Colahan’s Lost Reef
Copyright 2000 By Paul Clacher
Several years ago I was fossicking in the St Arnaud area when I heard
of a story of a lost reef. I have since come to call the lost reef, COLAHAN’s
Reef. During that time I was handed a story (by courtesy of Ella Ebery
and Jessie Cameron) about “The Reef That Was Found and Lost”. An excerpt
of that story reads, “John COLAHAN was a native of Ireland, who selected
land at Redbank in the very early days. COLAHAN established a hotel known
as ‘COOLAVIN’. COLAHAN pursued the occupation of Farming.” There was a
fire on COLAHAN’s property, which burnt down his “chock and log” fence.
As a result “John COLAHAN set out to inspect the damage.”
“Wending his way home, he noticed a line of quartz
reef, and examined it with interest. With an axe he chipped off a piece
of Gold about 2 ½ inches in thickness and 1 ½ inches long.
Further examination of the reef showed a vein of gold 1/3 of an inch wide.”
Shortly after the find, COLAHAN still being a conscientious
Farmer attended to ploughing one of his fields. It was during this ploughing
COLAHAN was fatally injured. His obituary in the St Arnaud Mercury dated,
18/5/1895 stated that on 16/5/1895, COLAHAN was ploughing with 3 horses,
which bolted, and he suffered a fractured spine. A local told me that COLAHAN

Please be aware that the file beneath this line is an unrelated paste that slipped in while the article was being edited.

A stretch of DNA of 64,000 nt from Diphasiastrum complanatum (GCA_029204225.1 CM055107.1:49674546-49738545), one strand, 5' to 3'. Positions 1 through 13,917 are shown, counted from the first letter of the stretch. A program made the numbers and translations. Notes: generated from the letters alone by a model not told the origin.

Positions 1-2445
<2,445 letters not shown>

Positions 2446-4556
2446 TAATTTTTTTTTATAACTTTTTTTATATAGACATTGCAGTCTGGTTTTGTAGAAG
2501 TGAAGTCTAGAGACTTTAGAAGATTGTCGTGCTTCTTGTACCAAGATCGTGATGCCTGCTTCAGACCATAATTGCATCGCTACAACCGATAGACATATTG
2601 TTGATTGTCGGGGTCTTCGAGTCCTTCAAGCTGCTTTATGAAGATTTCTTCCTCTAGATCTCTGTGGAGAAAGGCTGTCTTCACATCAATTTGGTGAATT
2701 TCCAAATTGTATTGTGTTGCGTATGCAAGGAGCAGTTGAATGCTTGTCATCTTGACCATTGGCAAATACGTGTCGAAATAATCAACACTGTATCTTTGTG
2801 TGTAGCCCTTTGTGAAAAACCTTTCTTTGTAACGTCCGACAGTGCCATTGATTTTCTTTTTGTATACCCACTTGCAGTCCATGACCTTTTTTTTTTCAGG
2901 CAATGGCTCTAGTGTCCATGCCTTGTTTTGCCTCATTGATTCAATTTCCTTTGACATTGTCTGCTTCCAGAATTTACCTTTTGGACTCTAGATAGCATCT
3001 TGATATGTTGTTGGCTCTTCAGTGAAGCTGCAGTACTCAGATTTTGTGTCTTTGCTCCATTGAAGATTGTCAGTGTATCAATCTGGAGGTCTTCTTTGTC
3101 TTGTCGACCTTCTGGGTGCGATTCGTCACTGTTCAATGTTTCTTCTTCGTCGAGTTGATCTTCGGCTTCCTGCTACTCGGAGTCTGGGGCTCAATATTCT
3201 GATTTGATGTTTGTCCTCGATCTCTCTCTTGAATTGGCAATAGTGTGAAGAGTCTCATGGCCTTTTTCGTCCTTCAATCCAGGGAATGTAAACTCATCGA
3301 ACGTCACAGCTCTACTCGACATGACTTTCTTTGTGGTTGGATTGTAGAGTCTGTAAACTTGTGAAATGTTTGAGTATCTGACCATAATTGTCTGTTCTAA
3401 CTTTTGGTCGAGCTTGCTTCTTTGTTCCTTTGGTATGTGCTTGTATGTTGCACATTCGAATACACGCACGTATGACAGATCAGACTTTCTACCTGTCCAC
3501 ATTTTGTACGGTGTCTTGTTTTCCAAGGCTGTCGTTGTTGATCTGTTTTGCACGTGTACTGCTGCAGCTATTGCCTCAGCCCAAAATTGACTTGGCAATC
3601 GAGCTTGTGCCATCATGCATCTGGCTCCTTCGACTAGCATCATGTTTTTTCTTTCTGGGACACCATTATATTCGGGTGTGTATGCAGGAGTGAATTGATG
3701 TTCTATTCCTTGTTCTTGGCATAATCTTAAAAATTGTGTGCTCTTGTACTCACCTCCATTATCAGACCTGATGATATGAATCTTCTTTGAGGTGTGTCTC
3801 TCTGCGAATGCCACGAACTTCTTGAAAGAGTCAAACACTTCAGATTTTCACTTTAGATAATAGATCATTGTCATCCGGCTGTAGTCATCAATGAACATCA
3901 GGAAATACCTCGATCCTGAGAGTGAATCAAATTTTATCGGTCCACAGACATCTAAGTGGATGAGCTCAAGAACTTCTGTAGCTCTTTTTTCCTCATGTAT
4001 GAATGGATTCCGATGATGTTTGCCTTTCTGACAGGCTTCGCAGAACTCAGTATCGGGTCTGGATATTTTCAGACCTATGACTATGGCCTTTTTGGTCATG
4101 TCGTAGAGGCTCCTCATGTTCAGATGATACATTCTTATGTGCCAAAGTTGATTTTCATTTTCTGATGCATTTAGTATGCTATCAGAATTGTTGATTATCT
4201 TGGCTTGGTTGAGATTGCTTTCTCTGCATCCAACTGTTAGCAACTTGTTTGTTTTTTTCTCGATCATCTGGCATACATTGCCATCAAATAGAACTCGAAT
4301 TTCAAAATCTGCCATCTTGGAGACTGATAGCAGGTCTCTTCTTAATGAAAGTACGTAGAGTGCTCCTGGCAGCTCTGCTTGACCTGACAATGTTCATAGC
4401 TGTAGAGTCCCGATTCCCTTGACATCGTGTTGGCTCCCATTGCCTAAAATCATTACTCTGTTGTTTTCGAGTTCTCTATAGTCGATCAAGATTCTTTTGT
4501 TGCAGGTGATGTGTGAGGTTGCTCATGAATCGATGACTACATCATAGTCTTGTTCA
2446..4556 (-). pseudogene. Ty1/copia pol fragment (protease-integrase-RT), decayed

was actually hit in the ribs with the shear of the plough blade, which
also fractured his spine.
COLAHAN was rushed to hospital but before he died
he attempted to explain to the Priest, the Golden Reef and its location.
It is interesting to note that the Priest reportedly did actually go into
the forest looking for the reef, but became hopelessly lost and a mojor
search was raised to find the Priest. Needless to say he did not find the
reef. I understand the reef has never been found and if it has it is a
very well kept secret. I am also told that John COLAHAN gave the piece
of the Reef to his daughter along with a vague description as to where
he located the reef. It is my understanding that his daughter may have
given the gold to a local fossicker by the name of “Harry”, whom I also
understand dedicated his retired life to finding the reef. I could talk
about “Harry” but that’s another story.
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